These are structures built into the securitization that protect investors from defaults, underperformance and other events that could affect the portfolio of assets.
How debt securitization got started
The stronger the credit enhancement, the higher the rating, though some of the "veteran" asset classes such as student loans and credit card receivables may receive investment grade ratings without as much credit enhancement as newer asset classes like solar ABS may require. Types of credit enhancements include:. Smaller deal volumes may not offer investors the kind of absolute returns required. Moreover, issuers benefit from larger deal sizes, as they keep transaction costs e. It is possible that other motivating factors, such as sustainability goals, or fund allowances for "unconventional assets" may be influencing investor decisions in these small solar deals.
Given the limited deployment of solar in most markets around the world, it can be difficult for one issuer to amass a large enough portfolio to make securitization an economical option. It is possible that financial aggregators—in essence, funds that purchase solar assets with the eventual intent of securitizing the portfolio—could act as a pathway to the capital markets for smaller developers.
However, this approach has not been widely applied in the marketplace. The existence and success of these aggregators will depend in part on the standardization of 1 contracts e. Standardization is one area where policymakers may assist in enabling renewable energy asset developers and owners access to the capital markets through ABS and other instruments. Establishing laws, promulgating best practices and pursuing a unified system of documentation can help ensure that projects can be aggregated and evaluated without a lengthy and costly due diligence process.
See a Problem?
This is critical to the development of a multi-issuer marketplace, which is how developers in some countries may have to access the securitization markets because of limited renewable energy development or capital markets access in their own. By facilitating project acquisitions, portfolio transparency and the credit ratings process, a strategic push to standardize various aspects of the project development and finance process has the potential to bring a significant amount of liquidity to the renewable energy industry.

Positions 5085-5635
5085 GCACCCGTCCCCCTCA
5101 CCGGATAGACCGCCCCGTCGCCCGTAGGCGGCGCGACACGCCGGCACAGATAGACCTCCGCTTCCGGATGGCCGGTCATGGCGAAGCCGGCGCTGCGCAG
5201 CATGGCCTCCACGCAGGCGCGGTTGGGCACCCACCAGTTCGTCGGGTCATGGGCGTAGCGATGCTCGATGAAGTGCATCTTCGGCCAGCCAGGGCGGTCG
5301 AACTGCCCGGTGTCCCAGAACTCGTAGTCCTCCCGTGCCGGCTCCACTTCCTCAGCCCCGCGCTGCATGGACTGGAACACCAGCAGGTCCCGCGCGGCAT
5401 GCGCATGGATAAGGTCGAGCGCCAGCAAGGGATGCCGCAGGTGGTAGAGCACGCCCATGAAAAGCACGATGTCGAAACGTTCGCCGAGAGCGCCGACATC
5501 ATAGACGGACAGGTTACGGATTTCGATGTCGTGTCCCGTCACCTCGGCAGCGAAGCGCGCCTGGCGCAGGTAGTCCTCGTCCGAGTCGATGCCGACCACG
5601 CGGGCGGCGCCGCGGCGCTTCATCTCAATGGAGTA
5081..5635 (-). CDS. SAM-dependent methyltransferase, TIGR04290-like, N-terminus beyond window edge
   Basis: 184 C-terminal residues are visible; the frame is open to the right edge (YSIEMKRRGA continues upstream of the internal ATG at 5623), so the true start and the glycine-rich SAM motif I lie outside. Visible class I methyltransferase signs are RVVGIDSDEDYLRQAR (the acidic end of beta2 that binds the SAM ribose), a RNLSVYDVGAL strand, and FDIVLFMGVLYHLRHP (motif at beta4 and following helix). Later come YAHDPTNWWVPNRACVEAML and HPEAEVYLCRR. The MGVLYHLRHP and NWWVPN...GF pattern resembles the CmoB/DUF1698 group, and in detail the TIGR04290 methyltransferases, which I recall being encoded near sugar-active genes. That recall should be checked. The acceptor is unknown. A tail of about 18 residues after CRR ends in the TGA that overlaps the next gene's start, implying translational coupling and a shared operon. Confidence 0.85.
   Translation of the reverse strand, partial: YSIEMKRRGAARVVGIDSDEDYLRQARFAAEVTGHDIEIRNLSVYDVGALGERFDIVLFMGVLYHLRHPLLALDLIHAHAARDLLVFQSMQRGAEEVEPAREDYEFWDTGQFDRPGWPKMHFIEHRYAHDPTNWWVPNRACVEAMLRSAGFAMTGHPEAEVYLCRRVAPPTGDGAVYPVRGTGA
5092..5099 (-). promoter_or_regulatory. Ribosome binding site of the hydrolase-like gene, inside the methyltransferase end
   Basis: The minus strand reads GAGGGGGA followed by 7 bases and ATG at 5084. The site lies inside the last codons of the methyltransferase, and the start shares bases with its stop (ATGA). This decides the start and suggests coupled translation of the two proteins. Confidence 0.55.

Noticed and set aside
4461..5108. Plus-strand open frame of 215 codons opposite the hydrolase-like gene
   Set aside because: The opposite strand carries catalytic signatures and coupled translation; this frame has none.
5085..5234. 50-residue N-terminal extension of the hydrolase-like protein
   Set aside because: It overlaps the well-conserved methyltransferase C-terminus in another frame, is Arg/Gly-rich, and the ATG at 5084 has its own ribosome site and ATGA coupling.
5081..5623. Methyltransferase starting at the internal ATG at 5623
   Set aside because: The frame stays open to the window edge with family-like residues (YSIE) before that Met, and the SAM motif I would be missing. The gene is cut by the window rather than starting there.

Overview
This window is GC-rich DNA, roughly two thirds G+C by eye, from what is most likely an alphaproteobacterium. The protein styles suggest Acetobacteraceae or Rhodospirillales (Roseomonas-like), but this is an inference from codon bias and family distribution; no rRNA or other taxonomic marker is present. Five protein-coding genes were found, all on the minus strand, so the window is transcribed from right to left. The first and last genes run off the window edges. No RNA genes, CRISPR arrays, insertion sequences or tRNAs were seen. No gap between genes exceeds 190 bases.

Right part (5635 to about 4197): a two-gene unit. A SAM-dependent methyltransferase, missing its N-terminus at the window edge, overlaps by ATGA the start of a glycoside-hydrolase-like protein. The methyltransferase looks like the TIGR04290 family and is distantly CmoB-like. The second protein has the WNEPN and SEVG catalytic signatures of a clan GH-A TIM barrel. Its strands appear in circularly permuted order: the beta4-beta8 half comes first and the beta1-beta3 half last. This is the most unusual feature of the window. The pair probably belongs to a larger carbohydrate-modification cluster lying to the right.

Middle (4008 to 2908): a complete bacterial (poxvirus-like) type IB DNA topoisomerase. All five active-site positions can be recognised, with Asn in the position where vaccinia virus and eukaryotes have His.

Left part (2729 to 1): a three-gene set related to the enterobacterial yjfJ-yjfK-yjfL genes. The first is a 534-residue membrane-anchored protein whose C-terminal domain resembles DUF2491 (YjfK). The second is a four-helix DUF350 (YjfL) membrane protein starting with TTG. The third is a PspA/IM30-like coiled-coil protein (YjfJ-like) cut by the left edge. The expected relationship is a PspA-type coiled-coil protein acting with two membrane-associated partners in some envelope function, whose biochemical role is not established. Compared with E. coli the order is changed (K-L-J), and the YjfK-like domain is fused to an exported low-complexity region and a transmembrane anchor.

The laws, regulations, financial engineering techniques, credit ratings methodologies, investor sophistication and other aspects of the securitization markets are all very well established in the United States after several decades of operation. Several other countries, particularly European countries, have active securitization markets as well, though the total value of outstanding European ABS was less than 0. Other countries, such as China and Singapore have securitization markets as well, but these are similarly dwarfed by activity in the United States. Without a mature and robust market infrastructure, securitization can be an exceedingly difficult strategy for any issuer—not just renewable energy developers.
It is therefore likely that if ABS securitization were to become a viable strategy to term-finance renewable energy assets in emerging economies, that financial aggregators may need to play a significant role by bundling projects and bringing them to the major financial centers of the world.
This is where securitisation helps: by bundling up the loans on their books which form part of their assets and selling them to outside investors, such as asset managers or insurance firms, banks can both slim their balance-sheet and improve capital ratios. But at some point markets will have to take over financing banks. Financial watchdogs are also keen on securitisation because they are confident that they can steer it along a different path from the one that ultimately wrought havoc in They believe that regulatory tweaks have made the practice safer.
Aware of the reputational risks of messing up again, they now spend more time dissecting three-letter assets than just about anything else in their portfolio. Regulators will have to make sure that they retain this newfound discipline. Join them.
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Securitization -- The Financial Instrument of the Future
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